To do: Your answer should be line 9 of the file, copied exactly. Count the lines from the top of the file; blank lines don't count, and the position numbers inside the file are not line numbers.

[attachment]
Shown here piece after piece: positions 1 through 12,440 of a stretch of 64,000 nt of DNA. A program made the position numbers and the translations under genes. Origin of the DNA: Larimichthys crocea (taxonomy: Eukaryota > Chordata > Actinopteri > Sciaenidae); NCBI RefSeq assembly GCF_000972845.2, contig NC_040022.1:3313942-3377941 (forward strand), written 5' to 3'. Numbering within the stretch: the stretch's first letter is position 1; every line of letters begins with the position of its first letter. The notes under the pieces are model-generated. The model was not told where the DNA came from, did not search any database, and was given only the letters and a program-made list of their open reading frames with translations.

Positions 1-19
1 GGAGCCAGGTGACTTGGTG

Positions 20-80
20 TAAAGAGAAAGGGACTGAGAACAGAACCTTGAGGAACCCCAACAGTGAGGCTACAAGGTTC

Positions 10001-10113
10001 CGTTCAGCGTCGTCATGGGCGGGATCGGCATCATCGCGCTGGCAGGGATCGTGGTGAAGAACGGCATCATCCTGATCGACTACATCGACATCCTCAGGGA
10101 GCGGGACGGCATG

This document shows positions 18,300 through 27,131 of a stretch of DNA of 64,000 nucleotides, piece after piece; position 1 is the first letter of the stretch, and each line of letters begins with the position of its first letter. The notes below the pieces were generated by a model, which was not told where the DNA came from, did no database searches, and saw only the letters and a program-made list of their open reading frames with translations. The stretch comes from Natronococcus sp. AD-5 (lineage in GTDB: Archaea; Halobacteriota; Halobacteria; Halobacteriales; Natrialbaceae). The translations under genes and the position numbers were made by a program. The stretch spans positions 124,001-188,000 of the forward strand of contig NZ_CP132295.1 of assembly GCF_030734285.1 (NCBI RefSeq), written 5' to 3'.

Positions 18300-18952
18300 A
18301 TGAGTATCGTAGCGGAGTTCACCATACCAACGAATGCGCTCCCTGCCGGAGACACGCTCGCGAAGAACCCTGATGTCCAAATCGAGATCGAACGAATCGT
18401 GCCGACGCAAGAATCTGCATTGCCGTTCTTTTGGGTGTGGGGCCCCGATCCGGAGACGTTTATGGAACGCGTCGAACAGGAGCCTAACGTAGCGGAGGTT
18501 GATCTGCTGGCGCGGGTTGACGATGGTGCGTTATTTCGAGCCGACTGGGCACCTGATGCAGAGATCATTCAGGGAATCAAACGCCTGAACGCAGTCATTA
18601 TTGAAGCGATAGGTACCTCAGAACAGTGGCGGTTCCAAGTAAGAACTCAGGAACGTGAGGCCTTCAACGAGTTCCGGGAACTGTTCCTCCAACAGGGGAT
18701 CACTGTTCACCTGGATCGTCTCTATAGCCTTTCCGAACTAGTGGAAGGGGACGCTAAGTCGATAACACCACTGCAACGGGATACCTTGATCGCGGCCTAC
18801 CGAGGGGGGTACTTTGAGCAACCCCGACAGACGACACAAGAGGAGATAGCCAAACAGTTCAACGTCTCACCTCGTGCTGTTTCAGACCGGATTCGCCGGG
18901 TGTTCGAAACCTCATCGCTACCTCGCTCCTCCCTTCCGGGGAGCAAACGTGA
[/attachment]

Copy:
This document shows positions 18,300 through 27,131 of a stretch of DNA of 64,000 nucleotides, piece after piece; position 1 is the first letter of the stretch, and each line of letters begins with the position of its first letter. The notes below the pieces were generated by a model, which was not told where the DNA came from, did no database searches, and saw only the letters and a program-made list of their open reading frames with translations. The stretch comes from Natronococcus sp. AD-5 (lineage in GTDB: Archaea; Halobacteriota; Halobacteria; Halobacteriales; Natrialbaceae). The translations under genes and the position numbers were made by a program. The stretch spans positions 124,001-188,000 of the forward strand of contig NZ_CP132295.1 of assembly GCF_030734285.1 (NCBI RefSeq), written 5' to 3'.